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Anil Divan

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Anil Divan (1930-2017) was a Senior Advocate and leading member of the Bar in India.


​Graduating from Government Law College, Bombay in 1951 where he received two gold medals, Divan began practice on the original side of the Bombay High Court in the chambers of ML Maneksha. His practice included civil, corporate, constitutional and tax cases. Divan became a Senior Advocate in 1972, shifting his practice to the Supreme Court of India in 1979. Although the preponderance of his practice was in the Supreme Court, he appeared in High Courts across India throughout his career.

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Government Law College, Bombay, 1952

(Divan in front row centre)

Among the landmark cases Divan appeared in were the Fundamental Rights case (Kesavananda Bharati, 1973), the Pensioners’ case (D.S. Nakara, 1982), the Shriram Gas Leak case (M.C. Mehta¸1986-87), the Bhopal Gas Leak case (Union Carbide, 1989), the Jain Hawala case (Vineet Narain, 1997), the Black Money case (Ram Jethmalani, 2011), and the Judges Appointment case (2014). He served as President of LAWASIA from 1991 to 1993 and as President of the Bar Association of India from 2010 to 2014.


Born in Bombay, to Sharda (née Setalvad), Vice-Chancellor of SNDT Women’s University from 1969 to 1975, and Baburao Jeevanlal Divan, a businessman, Divan attended New Era School and Wilson College where he excelled at sports, particularly tennis and badminton. He achieved great merit at the state level, including winning the junior Western India Badminton Championship in 1942.

Badminton anchore
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Sir Chimanlal Setalvad, Sharda Divan and Anil Divan (l-r)

On the front foot

Divan had many interests beyond the law. His love for sport continued throughout his life. He became an avid golfer and an ardent follower of cricket and tennis. An early talent of his was ballroom dancing for which he had received a gold medal. As a young man, he was also a talented artist. A voracious reader of Erle Stanley Gardner, Sherlock Holmes and Gujarati literature, and a great lover of wildlife and travel, he saw much of the world with Smita, his wife of 57 years.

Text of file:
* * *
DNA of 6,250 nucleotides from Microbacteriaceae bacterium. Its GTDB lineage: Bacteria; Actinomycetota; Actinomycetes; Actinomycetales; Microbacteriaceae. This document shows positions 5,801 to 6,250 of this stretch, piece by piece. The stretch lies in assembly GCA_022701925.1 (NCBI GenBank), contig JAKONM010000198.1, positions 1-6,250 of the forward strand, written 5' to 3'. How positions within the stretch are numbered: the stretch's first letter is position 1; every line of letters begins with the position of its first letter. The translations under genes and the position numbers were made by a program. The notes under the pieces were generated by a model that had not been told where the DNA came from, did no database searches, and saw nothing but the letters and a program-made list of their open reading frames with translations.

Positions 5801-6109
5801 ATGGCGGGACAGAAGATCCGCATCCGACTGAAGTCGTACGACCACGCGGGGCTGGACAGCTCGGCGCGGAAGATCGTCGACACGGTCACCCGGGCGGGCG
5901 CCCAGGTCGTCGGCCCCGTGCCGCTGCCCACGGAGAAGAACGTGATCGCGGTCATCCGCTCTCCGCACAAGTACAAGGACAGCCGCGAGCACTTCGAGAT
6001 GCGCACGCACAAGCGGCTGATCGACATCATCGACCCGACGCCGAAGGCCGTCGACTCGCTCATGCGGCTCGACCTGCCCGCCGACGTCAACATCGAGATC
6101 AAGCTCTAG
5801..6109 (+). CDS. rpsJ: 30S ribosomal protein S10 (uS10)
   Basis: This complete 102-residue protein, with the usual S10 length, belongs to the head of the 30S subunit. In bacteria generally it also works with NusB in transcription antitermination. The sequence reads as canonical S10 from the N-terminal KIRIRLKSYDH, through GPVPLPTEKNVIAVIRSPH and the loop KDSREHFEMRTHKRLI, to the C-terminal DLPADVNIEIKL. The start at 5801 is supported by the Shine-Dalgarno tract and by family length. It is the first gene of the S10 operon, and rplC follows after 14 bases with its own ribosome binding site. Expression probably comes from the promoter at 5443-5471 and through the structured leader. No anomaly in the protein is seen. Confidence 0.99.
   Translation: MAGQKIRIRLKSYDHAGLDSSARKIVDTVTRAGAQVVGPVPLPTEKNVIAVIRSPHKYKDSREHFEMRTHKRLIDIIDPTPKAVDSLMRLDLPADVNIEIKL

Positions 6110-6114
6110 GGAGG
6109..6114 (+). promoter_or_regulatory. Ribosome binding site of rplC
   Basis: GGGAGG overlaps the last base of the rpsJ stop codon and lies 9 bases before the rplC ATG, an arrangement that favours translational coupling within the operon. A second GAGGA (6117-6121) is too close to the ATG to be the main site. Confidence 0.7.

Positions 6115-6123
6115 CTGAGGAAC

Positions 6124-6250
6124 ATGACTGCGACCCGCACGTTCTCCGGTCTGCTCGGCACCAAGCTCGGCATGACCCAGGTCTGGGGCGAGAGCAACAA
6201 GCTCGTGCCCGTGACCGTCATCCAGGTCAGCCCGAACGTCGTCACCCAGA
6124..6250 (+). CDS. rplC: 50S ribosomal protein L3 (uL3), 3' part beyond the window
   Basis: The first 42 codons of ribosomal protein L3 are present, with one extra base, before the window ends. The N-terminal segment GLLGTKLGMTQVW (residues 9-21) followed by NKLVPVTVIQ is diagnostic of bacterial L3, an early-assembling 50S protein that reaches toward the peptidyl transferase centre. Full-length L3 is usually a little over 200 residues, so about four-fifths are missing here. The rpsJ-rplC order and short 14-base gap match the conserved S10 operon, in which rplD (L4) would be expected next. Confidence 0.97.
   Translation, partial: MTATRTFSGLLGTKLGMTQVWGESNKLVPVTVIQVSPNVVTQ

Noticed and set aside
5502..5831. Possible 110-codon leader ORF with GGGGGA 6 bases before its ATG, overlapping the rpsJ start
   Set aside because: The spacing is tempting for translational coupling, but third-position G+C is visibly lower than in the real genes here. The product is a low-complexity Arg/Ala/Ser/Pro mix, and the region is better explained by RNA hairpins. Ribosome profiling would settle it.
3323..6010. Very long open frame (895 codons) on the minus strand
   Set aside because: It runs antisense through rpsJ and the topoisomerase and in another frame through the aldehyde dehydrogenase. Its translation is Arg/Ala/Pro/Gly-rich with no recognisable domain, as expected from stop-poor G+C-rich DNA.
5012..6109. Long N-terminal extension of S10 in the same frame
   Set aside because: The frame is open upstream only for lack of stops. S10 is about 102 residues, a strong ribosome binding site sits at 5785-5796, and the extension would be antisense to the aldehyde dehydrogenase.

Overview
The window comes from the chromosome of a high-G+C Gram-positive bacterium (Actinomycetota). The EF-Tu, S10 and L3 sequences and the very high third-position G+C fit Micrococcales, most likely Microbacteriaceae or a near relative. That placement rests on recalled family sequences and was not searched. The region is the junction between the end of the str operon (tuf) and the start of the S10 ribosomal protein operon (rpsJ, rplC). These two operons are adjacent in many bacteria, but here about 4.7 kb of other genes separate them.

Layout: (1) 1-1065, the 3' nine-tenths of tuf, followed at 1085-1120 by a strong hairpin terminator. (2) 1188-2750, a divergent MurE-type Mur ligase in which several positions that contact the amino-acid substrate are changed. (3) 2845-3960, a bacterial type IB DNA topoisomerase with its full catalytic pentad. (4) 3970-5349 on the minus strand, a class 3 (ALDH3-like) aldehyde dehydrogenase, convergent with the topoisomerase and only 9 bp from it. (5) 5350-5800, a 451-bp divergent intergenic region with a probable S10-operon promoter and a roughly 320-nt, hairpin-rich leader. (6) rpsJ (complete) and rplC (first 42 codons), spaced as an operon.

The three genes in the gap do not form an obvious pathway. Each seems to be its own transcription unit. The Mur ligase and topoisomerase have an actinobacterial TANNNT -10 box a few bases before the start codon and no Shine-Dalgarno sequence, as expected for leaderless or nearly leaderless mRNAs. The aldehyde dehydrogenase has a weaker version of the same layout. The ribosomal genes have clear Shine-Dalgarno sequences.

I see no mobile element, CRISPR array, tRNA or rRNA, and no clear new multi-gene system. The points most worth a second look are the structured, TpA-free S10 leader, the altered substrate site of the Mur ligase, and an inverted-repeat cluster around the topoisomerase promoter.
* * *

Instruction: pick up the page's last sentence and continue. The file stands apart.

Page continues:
Divan was a highly regarded speaker, and wrote widely in newspapers and journals. Many of his published writings and speeches are available in the volume “On the Front Foot”. At the time of his passing, he was in the midst of writing about five seminal cases that he argued, some of which are being developed for publication.

Divan came from a distinguished legal lineage. His maternal grandfather was Sir Chimanlal Setalvad, leading lawyer of the Bombay High Court and Vice-Chancellor of Bombay University; his maternal uncle was Motilal C Setalvad, India’s first Attorney General, and his paternal uncle B J Divan was the Chief Justice of Gujarat High Court. Divan may well have been influenced by these three family members who displayed their independent thinking at various times. Sir Chimanlal Setalvad made critical observations against the Jallianwala Bagh massacre in the Hunter Commission; MC Setalvad gave an opinion against the government in the first defence scam as Attorney General; and BJ Divan gave judgments against the government in the internal Emergency of 1975.

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Smita and Anil Divan, 1970s


On Divan’s passing, his peers said that “the nation has lost an ideal member of the Bar.


It was said of him that he “possessed a conscience, not shaped by rigid rules of doubtful validity, but answerable only to a moral code. His conscience was governed by the rejection of self-interest and ambition. It was propelled by a consuming desire to play a leading role in the fair administration of justice, with a belief in seeking truth for the preservation of the rule of law. As a lawyer [he] was an epitome of virtues. Being courageous, plain-speaking, sound in law, impeccable in conduct and thorough in preparedness made him one of the most admired lawyers. He proved that the legal profession was indeed a noble one.”


Read more tributes here.


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On the Front Foot

Book of writings by Anil Divan


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Friend of the Court

15 February 1997, India Today

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